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Marcus Stroman Heads to Mets - Fantasy Implications


In the first of the significant moves involving pitching at the deadline, Toronto ace Marcus Stroman is headed to the New York Mets. In return, the Jays receive two pitching prospects in Anthony Kay and Simeon Woods-Richardson. While not the New York team that most expected, Stroman enters a team that thinks they are in the hunt. If the team can win some games, a pitcher with this profile fits nicely.

For fantasy value, this trade has impacts in both redraft and dynasty formats. While Stroman is not one of the top pitchers in the game, he does offer a younger arm with some run. Over a month-long stretch, Stroman can pitch like an ace, but owners need to deal with the other starts as well. For their part, the Mets are making some pieces to rebuild the farm in this deal. Kay and Woods-Richardson are both in the minors, with the former at the top and latter down at Single-A. For owners in NL-only formats, Stroman might be the best option to hit the wire, based on league rules, and could be the arm that changes a season.

To answer all those questions, this article looks to each of the three players in the deal to evaluate their fantasy stock. While this trade got overshadowed quickly by other significant moves, the Mets are going to be fun to watch in the next few years. Stroman could be a cog on a surprise run to the Wild Card, but at the very least, will be a crucial piece next year.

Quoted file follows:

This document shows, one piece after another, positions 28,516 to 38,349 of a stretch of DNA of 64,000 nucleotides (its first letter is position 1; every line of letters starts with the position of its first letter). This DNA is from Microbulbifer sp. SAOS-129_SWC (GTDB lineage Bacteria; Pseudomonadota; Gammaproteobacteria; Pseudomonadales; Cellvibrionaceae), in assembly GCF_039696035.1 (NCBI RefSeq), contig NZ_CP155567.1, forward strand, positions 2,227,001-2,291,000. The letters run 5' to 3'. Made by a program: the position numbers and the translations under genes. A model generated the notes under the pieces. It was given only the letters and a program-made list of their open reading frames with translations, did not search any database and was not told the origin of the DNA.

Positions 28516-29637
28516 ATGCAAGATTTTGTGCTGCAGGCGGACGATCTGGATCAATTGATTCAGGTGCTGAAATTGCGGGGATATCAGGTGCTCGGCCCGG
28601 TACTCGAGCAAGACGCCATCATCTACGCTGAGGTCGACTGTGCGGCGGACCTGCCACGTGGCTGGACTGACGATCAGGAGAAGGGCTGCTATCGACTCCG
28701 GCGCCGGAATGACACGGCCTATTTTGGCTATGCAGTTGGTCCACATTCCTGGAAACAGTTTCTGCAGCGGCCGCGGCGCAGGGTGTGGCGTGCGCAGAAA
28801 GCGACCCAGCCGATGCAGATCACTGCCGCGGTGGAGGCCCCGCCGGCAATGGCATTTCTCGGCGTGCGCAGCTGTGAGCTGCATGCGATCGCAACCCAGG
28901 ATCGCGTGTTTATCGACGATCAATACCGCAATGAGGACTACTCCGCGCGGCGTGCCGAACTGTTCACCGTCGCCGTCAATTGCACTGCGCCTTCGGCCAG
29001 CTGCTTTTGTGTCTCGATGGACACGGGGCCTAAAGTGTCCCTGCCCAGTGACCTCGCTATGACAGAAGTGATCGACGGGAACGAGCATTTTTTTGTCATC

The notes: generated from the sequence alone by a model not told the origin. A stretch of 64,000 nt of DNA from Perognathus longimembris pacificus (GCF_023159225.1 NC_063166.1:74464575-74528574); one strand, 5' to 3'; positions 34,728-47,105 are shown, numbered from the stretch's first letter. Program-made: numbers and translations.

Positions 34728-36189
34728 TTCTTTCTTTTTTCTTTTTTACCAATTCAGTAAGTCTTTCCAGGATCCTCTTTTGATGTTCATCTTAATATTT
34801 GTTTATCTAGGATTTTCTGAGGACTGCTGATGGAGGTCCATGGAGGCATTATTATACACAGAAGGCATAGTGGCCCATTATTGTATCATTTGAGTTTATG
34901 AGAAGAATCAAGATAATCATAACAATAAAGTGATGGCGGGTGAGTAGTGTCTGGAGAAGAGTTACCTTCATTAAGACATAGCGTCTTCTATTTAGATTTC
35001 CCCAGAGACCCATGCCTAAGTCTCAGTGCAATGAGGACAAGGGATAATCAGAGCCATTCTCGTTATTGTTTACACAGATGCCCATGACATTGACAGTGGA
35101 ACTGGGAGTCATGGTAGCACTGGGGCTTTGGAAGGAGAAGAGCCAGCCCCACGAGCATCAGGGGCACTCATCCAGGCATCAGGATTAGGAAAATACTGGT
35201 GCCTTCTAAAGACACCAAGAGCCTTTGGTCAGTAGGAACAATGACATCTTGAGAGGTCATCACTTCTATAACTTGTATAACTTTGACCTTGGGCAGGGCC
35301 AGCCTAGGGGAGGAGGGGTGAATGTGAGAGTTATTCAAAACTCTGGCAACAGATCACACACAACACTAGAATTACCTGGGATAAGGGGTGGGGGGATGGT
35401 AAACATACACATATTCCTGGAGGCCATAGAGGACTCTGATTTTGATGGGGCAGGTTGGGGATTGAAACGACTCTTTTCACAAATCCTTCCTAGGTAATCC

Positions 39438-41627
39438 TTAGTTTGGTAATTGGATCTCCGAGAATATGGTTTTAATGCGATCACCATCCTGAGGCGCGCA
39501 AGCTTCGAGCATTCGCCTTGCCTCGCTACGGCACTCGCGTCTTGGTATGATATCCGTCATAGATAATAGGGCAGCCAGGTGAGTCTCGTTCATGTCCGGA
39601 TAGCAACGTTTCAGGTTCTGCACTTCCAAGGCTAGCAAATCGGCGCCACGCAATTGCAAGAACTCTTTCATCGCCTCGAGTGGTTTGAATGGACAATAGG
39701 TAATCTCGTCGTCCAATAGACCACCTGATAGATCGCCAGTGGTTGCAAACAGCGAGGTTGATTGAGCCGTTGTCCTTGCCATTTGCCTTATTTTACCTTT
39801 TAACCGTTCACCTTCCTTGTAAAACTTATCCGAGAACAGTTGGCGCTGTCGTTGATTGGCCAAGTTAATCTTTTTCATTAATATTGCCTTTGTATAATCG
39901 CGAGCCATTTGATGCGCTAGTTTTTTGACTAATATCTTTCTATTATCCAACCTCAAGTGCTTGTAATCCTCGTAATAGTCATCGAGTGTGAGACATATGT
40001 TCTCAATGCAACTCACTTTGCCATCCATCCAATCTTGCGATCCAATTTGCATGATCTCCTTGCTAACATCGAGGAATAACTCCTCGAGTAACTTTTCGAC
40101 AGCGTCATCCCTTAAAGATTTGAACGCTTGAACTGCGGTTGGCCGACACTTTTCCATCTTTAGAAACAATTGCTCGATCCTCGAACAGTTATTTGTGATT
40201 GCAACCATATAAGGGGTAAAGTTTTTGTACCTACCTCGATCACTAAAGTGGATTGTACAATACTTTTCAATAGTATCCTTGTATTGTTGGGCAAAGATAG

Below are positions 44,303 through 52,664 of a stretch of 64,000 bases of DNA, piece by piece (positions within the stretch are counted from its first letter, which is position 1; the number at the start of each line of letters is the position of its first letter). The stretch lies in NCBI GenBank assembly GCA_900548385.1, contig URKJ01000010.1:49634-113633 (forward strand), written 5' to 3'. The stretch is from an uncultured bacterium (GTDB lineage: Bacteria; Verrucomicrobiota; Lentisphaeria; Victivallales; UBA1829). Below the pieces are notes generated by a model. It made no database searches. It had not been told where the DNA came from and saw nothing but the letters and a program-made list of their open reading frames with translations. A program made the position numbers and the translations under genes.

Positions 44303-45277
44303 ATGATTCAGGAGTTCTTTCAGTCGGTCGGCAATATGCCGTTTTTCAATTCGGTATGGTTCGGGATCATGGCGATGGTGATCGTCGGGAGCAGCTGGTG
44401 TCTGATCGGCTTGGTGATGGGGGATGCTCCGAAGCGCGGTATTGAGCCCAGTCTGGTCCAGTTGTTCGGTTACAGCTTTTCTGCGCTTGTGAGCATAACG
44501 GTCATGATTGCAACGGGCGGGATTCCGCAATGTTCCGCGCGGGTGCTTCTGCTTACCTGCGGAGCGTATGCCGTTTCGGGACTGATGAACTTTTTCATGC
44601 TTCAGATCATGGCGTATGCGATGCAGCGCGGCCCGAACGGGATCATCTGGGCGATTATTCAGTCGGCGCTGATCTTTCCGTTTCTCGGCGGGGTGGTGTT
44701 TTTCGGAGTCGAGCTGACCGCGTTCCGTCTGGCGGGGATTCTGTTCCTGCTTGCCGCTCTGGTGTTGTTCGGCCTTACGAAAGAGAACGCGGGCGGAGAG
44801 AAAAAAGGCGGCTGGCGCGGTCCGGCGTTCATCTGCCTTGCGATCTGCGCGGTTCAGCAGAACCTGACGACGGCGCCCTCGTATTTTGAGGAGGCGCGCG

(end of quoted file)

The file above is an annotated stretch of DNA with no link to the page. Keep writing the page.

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Stock Up

 

Marcus Stroman (SP, NYM)

A former first-round pick by Toronto out of Duke in 2012, the Stroman experience has been more good than bad for Jays fans. While there have been some clubhouse concerns, and comments off the field, for the most part, Stroman has been a reliable SP3 in real life and fantasy baseball. The concern with looking to measure Stroman’s value for fantasy is that owners do not know what the Mets are going to do the rest of the way. While the easy answer, Stroman’s value is reliant on the team staying in the playoff hunt. If not, then there is as much risk for wins as with Toronto, so no real jump in the short term for that category.

Even without the wins, the park factors seem to work out for Stroman. Rogers Center has played to a 1.037 run factor, and Citi Field is down a tick at 0.957. Rogers Center has also been the worst pitcher’s park for homers, with a 1.458 home run factor compared to Citi Field’s 0.946 mark. The downside for the factors comes on walk factor, as Stroman has struggled with command at times. Over his career, Storman has been one of the better BB% arms in the Majors. Still, this year, he is walking even fewer batters with a rate down to 6.8 from 8.0 last year. Citi Field has a 1.009 walk factor, and Rogers Center is 0.937. This means that while still a core skill, owners might not be able to pencil in the current WHIP.